The media is associating Bitcoin with Silk Road and other drug marketplaces that have replaced it, but the reality is that Bitcoin is more than just capitalism with a digital currency; it doesn’t matter what you’re buying as long as you’re using it and recommending it. Decentralizing currency is a big deal because it disrupts the status quo of financial centralization with banks, mints et cetera.
What does that look like?
Ditch the modem your Internet service provider (ISP) gave you when you signed up, as it is probably backdoored, and easily hacked by script kiddies— get a high-end one that you can change the firmware on; if you don’t have root then you don’t have control. Build yourself a pfSense or OPNsense firewall/router or buy one that’s already made. Aside from security, you’ll also have a far faster internet connection as a result.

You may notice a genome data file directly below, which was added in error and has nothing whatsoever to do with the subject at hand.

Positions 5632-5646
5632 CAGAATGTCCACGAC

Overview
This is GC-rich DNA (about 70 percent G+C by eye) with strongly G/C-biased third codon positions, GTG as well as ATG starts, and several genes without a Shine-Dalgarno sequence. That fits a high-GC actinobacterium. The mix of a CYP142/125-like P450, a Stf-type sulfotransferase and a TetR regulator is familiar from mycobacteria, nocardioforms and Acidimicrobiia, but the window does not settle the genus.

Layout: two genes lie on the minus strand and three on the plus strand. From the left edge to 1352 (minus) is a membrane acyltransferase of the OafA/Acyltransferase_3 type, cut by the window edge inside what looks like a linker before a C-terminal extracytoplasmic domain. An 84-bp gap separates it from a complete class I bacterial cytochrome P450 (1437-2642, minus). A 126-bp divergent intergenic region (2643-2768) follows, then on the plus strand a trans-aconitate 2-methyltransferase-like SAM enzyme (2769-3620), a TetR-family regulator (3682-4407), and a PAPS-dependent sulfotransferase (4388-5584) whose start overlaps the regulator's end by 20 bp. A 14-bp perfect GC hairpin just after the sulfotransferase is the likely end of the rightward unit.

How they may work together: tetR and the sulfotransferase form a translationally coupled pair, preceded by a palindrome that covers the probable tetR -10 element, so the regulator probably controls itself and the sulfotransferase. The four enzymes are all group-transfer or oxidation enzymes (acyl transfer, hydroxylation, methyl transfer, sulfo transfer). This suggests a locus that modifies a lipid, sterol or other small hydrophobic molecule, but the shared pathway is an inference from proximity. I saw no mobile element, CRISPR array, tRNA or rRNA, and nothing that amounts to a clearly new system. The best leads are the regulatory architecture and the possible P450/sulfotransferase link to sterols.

Stop centralizing your information on third party servers like Dropbox and Google Drive. Buy an off-the-shelf solution or a Raspberry Pi to install Nextcloud. That is the absolute bare minimum of convenience and security that the majority of technophobes can manage. This way, if you are ever compromised or hacked, then stopping a transfer of data is as simple as pulling the plug, and physically destroying the data is possible. If you are a whistleblower, then use an air gapped computer alongside Tails. Off-the-shelf solutions like SilentKeys are a great option for this. Make sure that the journalists you leak to are using a system such as SecureDrop, which we’re now adopting at Previous Magazine, meaning that our sources can remain anonymous.